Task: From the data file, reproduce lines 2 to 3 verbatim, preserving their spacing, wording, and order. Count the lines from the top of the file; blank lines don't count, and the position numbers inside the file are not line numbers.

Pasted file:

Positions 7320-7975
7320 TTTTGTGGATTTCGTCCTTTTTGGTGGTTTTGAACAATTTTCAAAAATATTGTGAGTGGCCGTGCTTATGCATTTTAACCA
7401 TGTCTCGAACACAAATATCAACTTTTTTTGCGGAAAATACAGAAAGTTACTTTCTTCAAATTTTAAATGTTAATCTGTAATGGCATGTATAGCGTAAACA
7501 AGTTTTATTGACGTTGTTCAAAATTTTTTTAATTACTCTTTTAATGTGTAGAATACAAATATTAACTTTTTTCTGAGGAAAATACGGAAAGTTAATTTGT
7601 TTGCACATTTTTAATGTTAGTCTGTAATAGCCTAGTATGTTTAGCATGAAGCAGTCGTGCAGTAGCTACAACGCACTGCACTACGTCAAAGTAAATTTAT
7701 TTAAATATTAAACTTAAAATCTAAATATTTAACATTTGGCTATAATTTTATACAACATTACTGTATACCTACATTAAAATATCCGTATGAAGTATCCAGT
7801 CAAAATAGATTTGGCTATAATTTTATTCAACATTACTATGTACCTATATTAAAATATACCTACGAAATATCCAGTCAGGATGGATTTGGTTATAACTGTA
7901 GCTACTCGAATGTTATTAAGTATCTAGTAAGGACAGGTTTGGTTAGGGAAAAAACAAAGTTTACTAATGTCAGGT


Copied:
7320 TTTTGTGGATTTCGTCCTTTTTGGTGGTTTTGAACAATTTTCAAAAATATTGTGAGTGGCCGTGCTTATGCATTTTAACCA
7401 TGTCTCGAACACAAATATCAACTTTTTTTGCGGAAAATACAGAAAGTTACTTTCTTCAAATTTTAAATGTTAATCTGTAATGGCATGTATAGCGTAAACA